Thursday, 29 June 2023 12:54

Deductions from Pay

Statistics released last week from the Ministry of Justice show that 23,000 claims were received by the Employment Tribunal Service between January and March this year (2023). This is an increase over claims for the same period last year of 5% for single claims and 39% for multiple claims; where a claim is bought by two or more claimants against the same employer or grouped together owing to similarities.

The type of claim with the highest number in this period was for unauthorised deduction of wages, for which there were 7,400 claims. Some of these may have arisen on account of the high number of strikes we saw by workers during the first quarter of the year, although deducting pay for strike action is allowed. Such a high figure does suggest that there may be other reasons that pay has been withheld where the employee has felt wrongfully so.

Should an employer be challenged by an employee regarding deductions then effort should be made to resolve the matter through discussion and agreement. If this doesn’t conclude the matter then the employee may escalate the matter by speaking to their trade union representative if they have one, by contacting ACAS for support, and ultimately by taking their employer to Employment Tribunal.

Pay is the clearly the main reason that people come to work and so it is understandable that situations and emotions can become heated quite quickly if someone feels they have not been paid accordingly or have had earnings withheld unfairly. Even when a deduction is justified, there are certain rules that an employer must adhere to.

Employers may not make deductions unless:

  • It’s required or allowed by law. Income Tax, National Insurance and student loan repayments are obvious examples
  • The employee has not worked due to taking part in a strike or industrial action
  • The employment contract permits it or it is agreed in writing. This may be for pension contributions, Trade Union subscriptions or salary sacrifice scheme
  • An earlier overpayment of wages or expenses is being reclaimed
  • Fulfilment of a court order or tribunal decision

Even when deductions are permissible, some are restricted to 10% of the employee’s gross in any pay period and there are some rules that come into effect should the deduction reduce the employee’s pay below the National Minimum Wage.

Some of the more common situations that we are asked to advise clients on where a deduction of pay may occur include:

Unauthorised absence: If an employee doesn’t turn into work then you wouldn’t expect to pay them. Depending on the situation, the absence could be commuted to holiday, but unauthorised may still lead to disciplinary action, especially if it is persistent.

Authorised Unpaid Leave: There is a raft of situations where this may be an appropriate solution to an employee needing to be absent from work. We would expect this to be covered by a formal, written agreement.

Holiday pay: This usually occurs when an employee leaves. Accrued holiday that has not been taken should be paid, but any that has been taken but not accrued can be deducted from the employee’s final pay.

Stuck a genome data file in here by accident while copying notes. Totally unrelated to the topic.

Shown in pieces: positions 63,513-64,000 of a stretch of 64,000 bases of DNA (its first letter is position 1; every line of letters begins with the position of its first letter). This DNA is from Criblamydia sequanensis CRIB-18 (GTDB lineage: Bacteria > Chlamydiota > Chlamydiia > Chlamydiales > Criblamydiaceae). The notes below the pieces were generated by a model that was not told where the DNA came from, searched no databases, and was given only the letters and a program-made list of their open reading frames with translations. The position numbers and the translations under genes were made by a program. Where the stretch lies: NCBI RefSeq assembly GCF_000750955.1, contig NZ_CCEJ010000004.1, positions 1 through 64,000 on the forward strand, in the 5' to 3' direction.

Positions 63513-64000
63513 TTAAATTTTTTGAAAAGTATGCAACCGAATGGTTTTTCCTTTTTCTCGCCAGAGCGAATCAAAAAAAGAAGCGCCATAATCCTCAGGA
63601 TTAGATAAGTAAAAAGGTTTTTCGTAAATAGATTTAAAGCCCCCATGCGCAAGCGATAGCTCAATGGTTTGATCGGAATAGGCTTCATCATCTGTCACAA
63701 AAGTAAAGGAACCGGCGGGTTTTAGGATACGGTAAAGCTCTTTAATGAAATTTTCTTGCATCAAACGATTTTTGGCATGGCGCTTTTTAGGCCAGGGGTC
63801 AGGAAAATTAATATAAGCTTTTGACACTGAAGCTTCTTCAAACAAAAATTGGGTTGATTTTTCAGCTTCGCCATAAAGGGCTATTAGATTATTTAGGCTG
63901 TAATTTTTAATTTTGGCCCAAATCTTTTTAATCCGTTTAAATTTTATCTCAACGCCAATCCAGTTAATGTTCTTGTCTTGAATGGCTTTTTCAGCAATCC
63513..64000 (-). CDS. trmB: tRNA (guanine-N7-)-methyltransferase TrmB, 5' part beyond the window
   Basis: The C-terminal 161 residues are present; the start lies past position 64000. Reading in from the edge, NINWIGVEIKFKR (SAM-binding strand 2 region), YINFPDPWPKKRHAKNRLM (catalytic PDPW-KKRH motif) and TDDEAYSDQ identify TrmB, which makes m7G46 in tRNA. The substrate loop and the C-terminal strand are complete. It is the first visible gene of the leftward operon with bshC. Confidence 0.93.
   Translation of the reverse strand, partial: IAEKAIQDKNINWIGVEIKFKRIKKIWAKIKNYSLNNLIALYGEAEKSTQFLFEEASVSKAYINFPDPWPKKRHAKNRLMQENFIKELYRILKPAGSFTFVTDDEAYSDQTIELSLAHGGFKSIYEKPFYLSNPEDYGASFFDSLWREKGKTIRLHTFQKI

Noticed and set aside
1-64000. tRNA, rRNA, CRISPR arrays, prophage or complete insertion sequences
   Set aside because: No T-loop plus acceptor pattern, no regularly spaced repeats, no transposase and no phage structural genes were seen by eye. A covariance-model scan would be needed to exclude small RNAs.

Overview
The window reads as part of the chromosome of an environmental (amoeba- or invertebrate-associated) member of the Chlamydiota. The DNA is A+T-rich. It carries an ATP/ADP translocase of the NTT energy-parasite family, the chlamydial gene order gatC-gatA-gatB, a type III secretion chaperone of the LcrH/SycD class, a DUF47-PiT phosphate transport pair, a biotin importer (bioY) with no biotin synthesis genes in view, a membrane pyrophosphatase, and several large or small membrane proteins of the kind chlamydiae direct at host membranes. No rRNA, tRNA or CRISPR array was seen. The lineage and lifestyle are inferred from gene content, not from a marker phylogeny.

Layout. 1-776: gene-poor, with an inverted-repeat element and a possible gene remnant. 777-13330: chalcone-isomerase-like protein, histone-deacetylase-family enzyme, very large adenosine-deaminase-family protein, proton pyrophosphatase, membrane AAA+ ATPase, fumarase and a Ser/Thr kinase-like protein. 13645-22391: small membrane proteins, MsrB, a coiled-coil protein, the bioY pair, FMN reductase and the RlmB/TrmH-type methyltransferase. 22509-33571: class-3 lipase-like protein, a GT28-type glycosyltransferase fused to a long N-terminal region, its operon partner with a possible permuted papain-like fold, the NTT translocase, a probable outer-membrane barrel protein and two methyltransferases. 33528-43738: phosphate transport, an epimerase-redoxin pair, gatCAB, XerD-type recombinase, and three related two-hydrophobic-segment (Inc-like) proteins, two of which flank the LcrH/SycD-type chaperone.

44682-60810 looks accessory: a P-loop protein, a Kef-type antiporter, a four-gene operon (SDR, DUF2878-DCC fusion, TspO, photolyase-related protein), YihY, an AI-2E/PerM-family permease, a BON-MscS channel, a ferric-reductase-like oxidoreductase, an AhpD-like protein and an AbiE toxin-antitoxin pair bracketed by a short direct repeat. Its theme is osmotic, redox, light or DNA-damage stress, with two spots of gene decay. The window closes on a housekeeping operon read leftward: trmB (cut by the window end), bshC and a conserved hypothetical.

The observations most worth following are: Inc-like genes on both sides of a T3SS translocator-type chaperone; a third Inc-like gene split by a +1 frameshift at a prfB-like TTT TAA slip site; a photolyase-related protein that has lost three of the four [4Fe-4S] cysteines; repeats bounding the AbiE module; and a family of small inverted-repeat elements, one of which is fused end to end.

Holiday pay for overtime/bonuses/commission: Strictly speaking, regular additional payments should be factored into an employee’s pay whilst they are taking holiday leave. They may have a justified claim if it isn’t.

Training costs: It is permissible to deduct costs for some training if it is stated in the contract of employment or if there is a separate training cost agreement. Cost for training that is for compliance or a statutory requirement for the employee to do their job, such as health and safety training cannot be deducted. Skills training can be deducted but even then, it is usually on a reducing scale over time and we always advise a specific agreement to cover this.

Time off for medical appointments: Strictly speaking this would usually be authorised absence or the employee could take it as holiday. If it was only for a short period such as a dental check-up then the employee might be able to fit this into a lunch break. For the sake of good employee relations, we recommend that the employer allows minor medical appointments without making deductions. Staff are legally allowed time off for medical emergencies involving a dependant. You may want to assess each case individually. Absence for Maternity and pregnancy related appointments should never be deducted.

Time off for the school play/sports day: In the interest of employee relations, we would again recommend not making deductions for short term absence of just a few hours, especially when it involves workers children.
Missing cash or stock: Certain rules apply solely to retail. If responsibility for cash in a till or for retail stock is the contractual responsibility of an employee, then deductions may be lawful if they go missing. The 10% rule might apply here.

Damages to stock/equipment/vehicles: For premises and equipment, we would expect most employers to have adequate insurance in place to cover damages caused by employees. It would be very irregular to be re-imbursed by your insurance company and then make an additional claim against the employee. For vehicle damage, insurance excess may be charged to an employee and therefore deducted form there pay but this should be a contractual clause.

As usual, you should employ consistency in your decisions when it comes to making deductions from staff pay. Some cases will be subjective and open to debate, in which case your decision making processes must be consistent.

If you require clarification or re-assurance that any deduction you are making are fair, legal and accurately calculated, call us on 01452 331331 or e-mail This email address is being protected from spambots. You need JavaScript enabled to view it.


Read 990 times Last modified on Friday, 30 June 2023 07:10


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